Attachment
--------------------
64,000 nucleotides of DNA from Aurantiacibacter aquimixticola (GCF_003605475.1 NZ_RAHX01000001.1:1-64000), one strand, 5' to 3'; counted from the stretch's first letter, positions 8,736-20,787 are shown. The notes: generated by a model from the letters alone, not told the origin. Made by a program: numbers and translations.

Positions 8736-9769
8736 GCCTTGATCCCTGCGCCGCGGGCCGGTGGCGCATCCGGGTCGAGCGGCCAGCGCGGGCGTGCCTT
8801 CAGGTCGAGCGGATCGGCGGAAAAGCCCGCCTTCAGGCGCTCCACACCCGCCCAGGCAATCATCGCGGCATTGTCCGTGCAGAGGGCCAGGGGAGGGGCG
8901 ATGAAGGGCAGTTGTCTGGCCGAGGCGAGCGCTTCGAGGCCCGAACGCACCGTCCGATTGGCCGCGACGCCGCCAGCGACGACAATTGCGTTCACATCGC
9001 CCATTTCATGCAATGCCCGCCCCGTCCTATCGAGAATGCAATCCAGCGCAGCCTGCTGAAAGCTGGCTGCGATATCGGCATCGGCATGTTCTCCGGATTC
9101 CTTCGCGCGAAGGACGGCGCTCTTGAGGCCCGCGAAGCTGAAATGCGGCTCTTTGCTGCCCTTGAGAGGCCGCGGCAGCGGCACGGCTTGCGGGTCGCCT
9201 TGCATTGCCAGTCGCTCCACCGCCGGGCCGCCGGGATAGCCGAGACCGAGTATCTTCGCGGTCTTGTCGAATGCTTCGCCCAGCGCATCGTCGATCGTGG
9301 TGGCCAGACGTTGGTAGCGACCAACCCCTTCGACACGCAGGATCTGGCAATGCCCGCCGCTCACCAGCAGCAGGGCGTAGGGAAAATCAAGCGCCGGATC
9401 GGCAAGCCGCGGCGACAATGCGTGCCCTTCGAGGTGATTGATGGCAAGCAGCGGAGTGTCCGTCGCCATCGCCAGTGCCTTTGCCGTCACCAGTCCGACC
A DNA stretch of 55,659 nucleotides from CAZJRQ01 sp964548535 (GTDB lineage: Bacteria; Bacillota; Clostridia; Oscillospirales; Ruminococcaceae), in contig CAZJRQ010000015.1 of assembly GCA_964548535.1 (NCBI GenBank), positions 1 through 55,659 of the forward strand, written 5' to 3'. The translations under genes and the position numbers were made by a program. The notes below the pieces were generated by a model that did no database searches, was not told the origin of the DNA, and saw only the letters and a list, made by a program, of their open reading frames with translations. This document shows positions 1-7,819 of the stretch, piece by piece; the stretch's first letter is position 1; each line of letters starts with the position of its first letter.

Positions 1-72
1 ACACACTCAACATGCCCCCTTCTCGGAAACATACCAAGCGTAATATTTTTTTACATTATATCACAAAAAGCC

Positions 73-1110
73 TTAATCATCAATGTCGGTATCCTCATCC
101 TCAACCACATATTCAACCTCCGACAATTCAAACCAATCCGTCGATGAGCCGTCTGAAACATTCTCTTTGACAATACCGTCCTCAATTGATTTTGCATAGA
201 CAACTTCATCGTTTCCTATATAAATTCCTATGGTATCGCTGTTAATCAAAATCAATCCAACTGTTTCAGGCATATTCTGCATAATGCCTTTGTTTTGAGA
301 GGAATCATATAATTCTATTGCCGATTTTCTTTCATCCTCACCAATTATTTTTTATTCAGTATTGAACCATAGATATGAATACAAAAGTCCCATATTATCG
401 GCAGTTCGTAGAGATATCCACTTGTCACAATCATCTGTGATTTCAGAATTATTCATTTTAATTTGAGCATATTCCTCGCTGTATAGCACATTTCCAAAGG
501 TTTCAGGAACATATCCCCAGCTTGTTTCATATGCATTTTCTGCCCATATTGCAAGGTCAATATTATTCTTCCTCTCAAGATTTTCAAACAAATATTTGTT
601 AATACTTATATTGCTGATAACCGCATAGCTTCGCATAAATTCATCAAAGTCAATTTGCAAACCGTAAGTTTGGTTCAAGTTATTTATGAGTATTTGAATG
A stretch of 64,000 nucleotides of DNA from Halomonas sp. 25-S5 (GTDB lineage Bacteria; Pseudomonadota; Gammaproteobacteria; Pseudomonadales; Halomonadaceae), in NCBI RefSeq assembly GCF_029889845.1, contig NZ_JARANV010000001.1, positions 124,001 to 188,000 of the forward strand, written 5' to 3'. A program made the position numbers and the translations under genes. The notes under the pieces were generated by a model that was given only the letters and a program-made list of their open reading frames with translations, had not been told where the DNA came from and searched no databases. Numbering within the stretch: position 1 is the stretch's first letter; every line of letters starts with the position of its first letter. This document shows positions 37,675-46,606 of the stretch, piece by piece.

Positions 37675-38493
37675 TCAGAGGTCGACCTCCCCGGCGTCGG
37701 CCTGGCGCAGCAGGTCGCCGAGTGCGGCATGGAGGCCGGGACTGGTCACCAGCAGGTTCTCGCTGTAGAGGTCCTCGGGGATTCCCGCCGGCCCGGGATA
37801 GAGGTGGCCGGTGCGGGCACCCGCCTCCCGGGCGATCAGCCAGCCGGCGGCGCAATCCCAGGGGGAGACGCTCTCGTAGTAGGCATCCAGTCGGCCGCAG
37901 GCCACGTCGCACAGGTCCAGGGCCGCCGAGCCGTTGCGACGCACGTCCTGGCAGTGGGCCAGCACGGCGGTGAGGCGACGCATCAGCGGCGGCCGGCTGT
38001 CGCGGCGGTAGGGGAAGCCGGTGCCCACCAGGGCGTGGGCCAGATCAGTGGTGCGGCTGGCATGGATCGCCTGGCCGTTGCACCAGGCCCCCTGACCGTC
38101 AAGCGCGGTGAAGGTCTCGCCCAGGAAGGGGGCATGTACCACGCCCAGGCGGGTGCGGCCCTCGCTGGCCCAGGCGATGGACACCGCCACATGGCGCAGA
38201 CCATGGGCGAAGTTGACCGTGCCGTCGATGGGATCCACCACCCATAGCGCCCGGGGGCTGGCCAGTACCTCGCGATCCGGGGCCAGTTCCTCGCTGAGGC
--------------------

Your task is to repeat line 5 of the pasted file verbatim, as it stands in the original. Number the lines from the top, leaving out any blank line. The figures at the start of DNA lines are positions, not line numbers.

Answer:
8901 ATGAAGGGCAGTTGTCTGGCCGAGGCGAGCGCTTCGAGGCCCGAACGCACCGTCCGATTGGCCGCGACGCCGCCAGCGACGACAATTGCGTTCACATCGC